By: Nate Gibson
On October 19th, a picture of a slideshow presented at UNC-Chapel Hill decrying ‘Right-Handed Privilege’ went viral on social media. The picture, far from being satire, was in fact part of a mandatory program presented by the UNC Office of Fraternity and Sorority Life (OFSL). Carolina Review obtained exclusive leaked audio of the event, summarized below.
At this hour-long meeting with representatives of all UNC’s Greek organizations in required attendance, political opinions on intersectional identity, systematic oppression through implicit biases, and identity-based privilege, were presented as fact on the University’s dime. Attendees were instructed to take notes and usage of electronic devices was prohibited, and Greek organizations were threatened with fines if they failed to send chapter representatives to the lecture. The speaker, Christina Parle, is an instructional designer for the company Social Responsibility Speaks and left-wing activist whose Instagram bio reads “if you aren’t outraged, you aren’t paying attention.”
Ms. Parle started the presentation with an ‘indigneneous land recognition,’ after which the hundreds of Greek attendees were advised that they should make a habit of repeating the political catechism in their daily lives and taught how to do so. After establishing her lecture was on stolen land, Ms. Parle asked students their feelings about ‘the system.’ Were they warm towards it? Apathetic? Or, the last option: ready to dismantle it?
The first topic covered by Ms. Parle was the role of identity and the social constructs which define them, a subject which introduced the presentation and remained a focal point throughout. She emphasized that identity is a primary factor in life experience, explaining that identity guides “the way you navigate the world.” Students were instructed to write their intersectional identities, drawing from those provided which included characteristics like sex, (not to be confused with gender, of which both expression and identity were listed), sexual orientation, body size, and race.
Two main examples were presented to introduce the idea of privileged identities. “How many of you, when you go to the grocery store, need somebody to help you with the top shelf?” Ms. Parle asked the audience. “I’m that person,” she continued. “That is a system of oppression… it means that every grocery store, literally almost across the nation, was built for the average height person.” A silence amongst the crowd ensued. “How many of you are aware that there are some people who have to purchase two flight tickets in order to fit in a seat?” Ms. Parle questioned, continuing on the same topic. “That is a system of oppression, okay, because we have built our society for people who are average size,” she alleged. “And you may think, oh that’s silly. I bet you’re of average height and average size.” Having established this system as fact, the presentation moved onto the afflictions of left-handedness in the face of “right-handed privilege.”
Ms. Parle asserted that right-handed privilege is yet another system, explaining that it has “made left-handed people invisible by setting the standard.” A slide explaining the advantages of being aligned with systems of power and another on the privileges of right-handedness emphasized how “this system supports, empowers, and advantages the right folks,” while it “disempowers, or sometimes harms, the left folks.” After a moment of consideration, the labels of “right-handedness” and “right-handed privilege” were replaced with “whiteness” and “white privilege.” Next, the words “able-bodied” and “ability privilege” were shown, drawing a direct conflation between the various culprits of systematic harm.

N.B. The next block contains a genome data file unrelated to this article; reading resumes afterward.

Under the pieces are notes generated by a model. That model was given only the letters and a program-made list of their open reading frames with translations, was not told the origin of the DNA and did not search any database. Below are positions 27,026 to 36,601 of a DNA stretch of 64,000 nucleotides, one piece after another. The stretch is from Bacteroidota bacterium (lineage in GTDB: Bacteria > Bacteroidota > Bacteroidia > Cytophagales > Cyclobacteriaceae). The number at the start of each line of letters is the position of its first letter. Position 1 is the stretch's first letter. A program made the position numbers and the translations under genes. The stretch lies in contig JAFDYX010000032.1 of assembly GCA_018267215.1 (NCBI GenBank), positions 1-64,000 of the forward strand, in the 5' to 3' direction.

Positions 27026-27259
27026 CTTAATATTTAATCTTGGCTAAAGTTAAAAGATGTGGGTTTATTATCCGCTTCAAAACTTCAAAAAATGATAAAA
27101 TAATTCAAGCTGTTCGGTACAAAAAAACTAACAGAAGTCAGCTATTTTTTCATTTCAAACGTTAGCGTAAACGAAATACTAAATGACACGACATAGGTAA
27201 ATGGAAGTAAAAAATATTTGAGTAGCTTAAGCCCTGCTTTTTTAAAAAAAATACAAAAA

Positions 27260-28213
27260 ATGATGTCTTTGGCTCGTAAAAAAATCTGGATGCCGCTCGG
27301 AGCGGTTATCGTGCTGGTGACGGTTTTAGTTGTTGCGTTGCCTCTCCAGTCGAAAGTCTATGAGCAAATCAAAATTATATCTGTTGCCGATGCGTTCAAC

Ms. Parle asked the audience, “what’s your one word reaction?” Students were silent for a moment, then began to raise their hands. “Concerned,” one said. “Guilty,” the second chimed in. “Convicted,” said another student. The last hand contributed “disappointed” to the list. After this exercise, the audience was instructed to turn to someone nearby and tell them one thing they wanted to commit to or do differently as a result of the activity. An awkward silence followed when Ms. Parle soon thereafter inquired what these commitments entailed. “Nothing?” she implored. This solicited a few hands to be raised.
Next, Ms. Parle instructed students to yell out their first thought upon seeing a series of images: a doctor in a hijab, an Asian child doing math, an amputee competing in the long jump, an overweight child eating a burger, and a boy playing with a pink doll house. Students yelled out inconspicuous answers such as “burger!” and “toys!” Visibly annoyed, Ms. Parle responded. “So here’s the deal, some of you are saying it out loud because you think it’s funny but realistically, all of your brains are doing things that are probably a lot more shitty [sic] than burgers and toys.” The innocent interpretations of these intentionally loaded photos was not sufficient for her presentation, and she became angered that the students failed to conform to her expectations of their prejudices.
At the conclusion of the lecture, a list of further resources such as The New Jim Crow, So You Want to Talk About Race?, and Blindspot: Hidden Biases of Good People were provided. Participants were also encouraged to consider their hidden prejudices via Harvard’s “Implicit Associations Test.”
“There’s no way the university should be funding [the event] in my opinion,” one attendee told Carolina Review on the condition of anonymity. The same student was disturbed by the “clear political undertones” present in a mandatory University event.
Another student described the ordeal as “uncomfortable.” “It seemed that the speaker was projecting her identity politics onto us,” he continued. Examples he listed included “lecturing us on